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Letters to the editor in February

A view of the budget from Salem

'Irrational exuberance' was Alan Greenspan's iconic phrase capturing the prevailing sentiment of the so-called 'Dot.com' era of the late 1990's.

Unfortunately, the former Federal Reserve Chairman's watchwords accurately convey the view of many going into the 2007 Legislative Session.

With some $1.2 billion set to return to taxpayers in the form of the personal kicker later this year, visions of massive investments in education, human services, and public safety danced in Oregonian's heads.

While such visions are understandable, the long-term sustainability of Oregon's economy necessitates fiscal discipline and a clear-eyed, pragmatic approach to the 2007-'09 state budget.

From my seat as Chairman of the Joint Ways and Means Education Subcommittee, it has become increasingly clear that beneath the rosy economic picture lie some thorny issues with which we must contend.

Ongoing debt service, the volatility of Oregon's tax system, Measure 37, and a host of other challenges both known and unknown require a sober, realistic assessment of our short and long-term prospects.

Fortunately, the budget principles directing the deliberations of the Ways and Means Committee reflect a keen understanding of the volatile nature of the state's economy.

State agencies have been charged with documenting their overall strategic approach and the specific means by which they will: secure continuous improvement; prioritize programs and services; achieve meaningful outcomes; and employ performance measures aimed at quality and efficiency.

Although Oregon's recent economic strength does allow us to make some much needed investments in education, human services, and public safety, the long-term sustainability of our institutions demand not only a rainy-day fund for future downturns, but prudent decisions today so that we avoid the fate of so many 'Dot.com' companies and their investors.

Call it 'rational vigilance.'

Rep. Larry Galizio

District 35 (King City, Tigard)

More are outraged than is being said in the media

Reading that only three complaints have been received about the proposed 'standard discount' rate for the Beer and Wine funded trips of $150 per offense does seem right in line with Oregon's second lowest overall alcohol tax rate in the nation (Only Kentucky has a lower overall rate).

However, that couldn't be further from my personal survey results.

I have interviewed dozens of Oregonians and found 100% of them to be outraged by this complete failure of enforcement.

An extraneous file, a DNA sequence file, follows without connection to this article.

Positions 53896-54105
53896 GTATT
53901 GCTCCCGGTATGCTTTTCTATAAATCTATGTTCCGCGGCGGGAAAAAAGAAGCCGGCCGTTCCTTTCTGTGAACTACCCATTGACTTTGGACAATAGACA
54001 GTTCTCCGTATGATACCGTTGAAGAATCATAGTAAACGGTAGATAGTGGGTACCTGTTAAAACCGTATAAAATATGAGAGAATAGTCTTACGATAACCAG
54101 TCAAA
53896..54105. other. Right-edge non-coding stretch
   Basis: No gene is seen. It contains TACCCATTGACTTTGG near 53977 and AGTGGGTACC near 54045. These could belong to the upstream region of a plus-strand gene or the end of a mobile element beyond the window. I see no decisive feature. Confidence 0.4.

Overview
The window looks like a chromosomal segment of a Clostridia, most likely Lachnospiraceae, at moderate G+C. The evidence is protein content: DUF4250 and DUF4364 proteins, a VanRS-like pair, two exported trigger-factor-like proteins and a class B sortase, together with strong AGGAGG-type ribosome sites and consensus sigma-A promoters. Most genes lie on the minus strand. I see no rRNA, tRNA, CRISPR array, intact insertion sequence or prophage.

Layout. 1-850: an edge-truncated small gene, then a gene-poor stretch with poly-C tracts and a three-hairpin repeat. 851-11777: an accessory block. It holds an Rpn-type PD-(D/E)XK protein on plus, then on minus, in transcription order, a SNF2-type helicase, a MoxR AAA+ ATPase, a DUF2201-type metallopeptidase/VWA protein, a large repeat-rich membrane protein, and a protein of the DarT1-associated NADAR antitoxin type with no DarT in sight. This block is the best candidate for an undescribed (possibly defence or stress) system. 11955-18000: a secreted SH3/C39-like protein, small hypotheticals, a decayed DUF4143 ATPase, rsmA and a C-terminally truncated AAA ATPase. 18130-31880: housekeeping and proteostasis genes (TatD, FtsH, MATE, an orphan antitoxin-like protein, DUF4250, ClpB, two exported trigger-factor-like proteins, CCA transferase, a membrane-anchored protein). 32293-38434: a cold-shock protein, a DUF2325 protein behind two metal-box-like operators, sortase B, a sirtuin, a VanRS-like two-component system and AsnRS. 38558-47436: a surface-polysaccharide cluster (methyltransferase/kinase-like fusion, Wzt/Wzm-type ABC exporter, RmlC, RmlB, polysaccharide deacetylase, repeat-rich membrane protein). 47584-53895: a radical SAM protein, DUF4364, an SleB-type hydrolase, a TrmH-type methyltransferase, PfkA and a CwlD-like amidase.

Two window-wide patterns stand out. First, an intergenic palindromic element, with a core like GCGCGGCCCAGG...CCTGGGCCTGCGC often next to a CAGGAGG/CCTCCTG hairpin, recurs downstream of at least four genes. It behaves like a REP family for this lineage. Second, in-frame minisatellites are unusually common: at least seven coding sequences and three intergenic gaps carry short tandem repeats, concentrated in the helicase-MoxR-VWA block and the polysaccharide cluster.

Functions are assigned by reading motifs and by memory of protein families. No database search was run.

It makes us all loose trust in elected officials and wonder why we are held to individual responsibility standards when our 'leaders' are let off for fifteen cents on the dollar.

What could possibly make them change their behavior with this picture?

I have offered to go to Hawaii for $150 out of my own pocket, but cannot find any takers. The fee should at least be similar to the value - duh!

Talk of raising the maximum penalty is folly when the current one is ignored and unused. Please register my strong complaint and send me any evidence of any Oregonian who feels otherwise.

Further, Paul Romain should face full penalties as well.

I understand there isn't money to handle court costs should legislators refuse to accept your penalties. But really, do you think they'd take this to court?

For the Commission to suggest this makes me laugh and mad at the same time. Mad that such sop is offered by the 'Ethics Commission' and laugh at the idea that any legislator would allow his/her name to be linked to a court defense for an obvious and documented bribery by high paid lobbyists!

These legislators and lobbyists surely don't want any more bad press.

David Booth

Tigard

The means justifies the ends where cruelty is involved

Your editorial in the January Courier goes to great lengths to underscore your objection to a group expressing its First Amendment right of free speech. Although you do at one point concede that these 'animal rights activists' have such rights. It is apparent that they should be granted only those groups with whom you agree.

As an animal lover and one who detests cruelty of any kind, I feel that the real issue here is being overlooked; that being extreme animal cruelty - for vanity and profit.

Leg-hold traps, caged starvation, anal-probe electrocution, strangulation - all are time honored, well-documented travesties of the fur trade. So when we behold a beautiful fur, meticulously displayed in the fur shop, we must keep in mind the cruelties that brought it there. Legal, yes. Moral, no. Our compass cannot be legality alone where sickening cruelty to helpless creatures is involved. There must be compassion too. that is why we protest against the fur trade.

Non-violent protest is in the best tradition of our democracy. This is how grievances have historically been brought to public attention, with the hope that generating rational discussion will eventually bring about change.

Mary Ann Melvin

Highlands